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What is the earliest usage of the verb "like" to mean "to be pleased by"? Example: "I like pasta."

In this usage, like as a transitive verb in which the person doing the liking is the subject, and that which is liked is the object.

In Spanish they do it the other way around: One cannot say in Spanish, "I like pasta." Instead you have to say, "pasta pleases me." (me gusta la pasta). Pasta is the subject and the person who likes it is the object.

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The earliest use in this sense given by both OED 1 (6) and MED (2) is from the early thirteenth century:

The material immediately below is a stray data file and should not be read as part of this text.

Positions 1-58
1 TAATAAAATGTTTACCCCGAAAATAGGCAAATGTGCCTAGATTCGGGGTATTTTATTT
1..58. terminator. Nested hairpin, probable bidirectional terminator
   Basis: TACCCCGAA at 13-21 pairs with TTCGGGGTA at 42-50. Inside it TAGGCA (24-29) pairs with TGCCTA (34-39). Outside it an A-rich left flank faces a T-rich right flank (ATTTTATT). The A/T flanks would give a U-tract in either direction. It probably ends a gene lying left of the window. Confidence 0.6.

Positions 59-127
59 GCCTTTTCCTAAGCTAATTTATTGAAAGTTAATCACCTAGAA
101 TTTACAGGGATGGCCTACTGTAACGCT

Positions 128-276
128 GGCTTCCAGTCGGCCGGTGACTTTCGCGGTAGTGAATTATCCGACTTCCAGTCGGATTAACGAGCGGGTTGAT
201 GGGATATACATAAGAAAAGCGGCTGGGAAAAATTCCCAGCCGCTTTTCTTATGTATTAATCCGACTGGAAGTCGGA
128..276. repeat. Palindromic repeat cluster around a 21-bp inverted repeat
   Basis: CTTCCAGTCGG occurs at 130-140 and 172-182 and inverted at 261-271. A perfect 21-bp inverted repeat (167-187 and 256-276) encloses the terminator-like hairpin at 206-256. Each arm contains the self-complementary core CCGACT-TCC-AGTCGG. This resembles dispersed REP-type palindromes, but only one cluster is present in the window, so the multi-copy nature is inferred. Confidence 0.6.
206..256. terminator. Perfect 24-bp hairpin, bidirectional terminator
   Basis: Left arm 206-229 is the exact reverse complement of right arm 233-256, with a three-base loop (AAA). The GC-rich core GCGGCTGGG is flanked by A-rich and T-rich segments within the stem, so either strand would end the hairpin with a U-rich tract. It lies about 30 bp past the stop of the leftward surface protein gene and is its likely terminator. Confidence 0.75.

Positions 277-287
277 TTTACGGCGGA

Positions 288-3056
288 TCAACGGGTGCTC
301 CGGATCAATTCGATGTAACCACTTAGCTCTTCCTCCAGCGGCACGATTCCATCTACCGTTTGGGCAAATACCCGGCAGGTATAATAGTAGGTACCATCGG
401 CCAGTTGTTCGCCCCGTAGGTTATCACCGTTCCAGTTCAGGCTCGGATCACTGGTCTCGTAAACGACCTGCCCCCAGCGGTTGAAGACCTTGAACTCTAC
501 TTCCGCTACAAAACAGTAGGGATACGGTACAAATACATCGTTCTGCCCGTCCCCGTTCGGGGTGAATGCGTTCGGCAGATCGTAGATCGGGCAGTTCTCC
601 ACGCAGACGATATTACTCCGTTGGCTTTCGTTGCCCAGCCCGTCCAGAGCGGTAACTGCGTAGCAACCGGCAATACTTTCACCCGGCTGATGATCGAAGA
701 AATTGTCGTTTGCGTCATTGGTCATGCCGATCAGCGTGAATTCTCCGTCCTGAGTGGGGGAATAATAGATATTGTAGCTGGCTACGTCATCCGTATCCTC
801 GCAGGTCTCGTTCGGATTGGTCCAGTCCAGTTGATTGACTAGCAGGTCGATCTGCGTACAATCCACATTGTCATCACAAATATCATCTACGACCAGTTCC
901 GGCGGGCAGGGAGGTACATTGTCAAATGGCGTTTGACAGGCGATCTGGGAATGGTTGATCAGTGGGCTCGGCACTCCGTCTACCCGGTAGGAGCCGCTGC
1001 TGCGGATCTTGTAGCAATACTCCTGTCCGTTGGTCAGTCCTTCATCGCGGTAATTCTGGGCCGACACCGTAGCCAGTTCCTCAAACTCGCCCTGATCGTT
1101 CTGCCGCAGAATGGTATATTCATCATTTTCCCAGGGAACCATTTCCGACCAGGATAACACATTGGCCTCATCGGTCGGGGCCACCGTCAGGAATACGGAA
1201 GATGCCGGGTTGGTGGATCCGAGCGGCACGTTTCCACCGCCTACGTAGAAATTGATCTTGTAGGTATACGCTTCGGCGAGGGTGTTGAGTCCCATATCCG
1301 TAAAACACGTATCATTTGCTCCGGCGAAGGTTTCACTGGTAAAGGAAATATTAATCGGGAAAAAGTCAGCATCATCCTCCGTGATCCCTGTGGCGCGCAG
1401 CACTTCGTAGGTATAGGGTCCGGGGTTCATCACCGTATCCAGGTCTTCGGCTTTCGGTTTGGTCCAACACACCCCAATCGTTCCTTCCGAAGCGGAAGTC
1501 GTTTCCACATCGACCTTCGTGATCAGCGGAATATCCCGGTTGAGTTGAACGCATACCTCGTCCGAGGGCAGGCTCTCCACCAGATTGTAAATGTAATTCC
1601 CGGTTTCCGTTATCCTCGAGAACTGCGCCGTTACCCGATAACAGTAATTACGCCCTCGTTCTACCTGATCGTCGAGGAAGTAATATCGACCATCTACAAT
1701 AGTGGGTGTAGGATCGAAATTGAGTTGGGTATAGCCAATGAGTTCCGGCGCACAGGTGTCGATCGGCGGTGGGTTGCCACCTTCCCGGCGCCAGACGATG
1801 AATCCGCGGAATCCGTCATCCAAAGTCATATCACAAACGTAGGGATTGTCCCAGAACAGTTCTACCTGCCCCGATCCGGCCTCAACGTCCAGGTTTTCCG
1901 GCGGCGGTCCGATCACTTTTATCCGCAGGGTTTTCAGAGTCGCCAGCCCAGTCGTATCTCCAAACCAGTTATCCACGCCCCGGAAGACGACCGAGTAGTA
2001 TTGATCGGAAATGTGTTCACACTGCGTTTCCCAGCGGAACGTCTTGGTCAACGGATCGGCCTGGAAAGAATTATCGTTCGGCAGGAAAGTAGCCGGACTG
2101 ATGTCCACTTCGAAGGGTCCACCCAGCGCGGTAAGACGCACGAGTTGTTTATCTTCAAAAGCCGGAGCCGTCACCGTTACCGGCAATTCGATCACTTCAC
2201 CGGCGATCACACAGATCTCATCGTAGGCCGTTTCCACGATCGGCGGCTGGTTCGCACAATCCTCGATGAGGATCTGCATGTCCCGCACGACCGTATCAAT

Mildheorted beð þe man þe reouð his nehgebures unselðe and likeð here alre selðe...

That man is compassionate who pities his neighbours' misfortune and likes (= is pleased by) all their success ...
Trinity Homilies

Earlier (and for some considerable time later) the word was used in the sense "please" — It liketh me.

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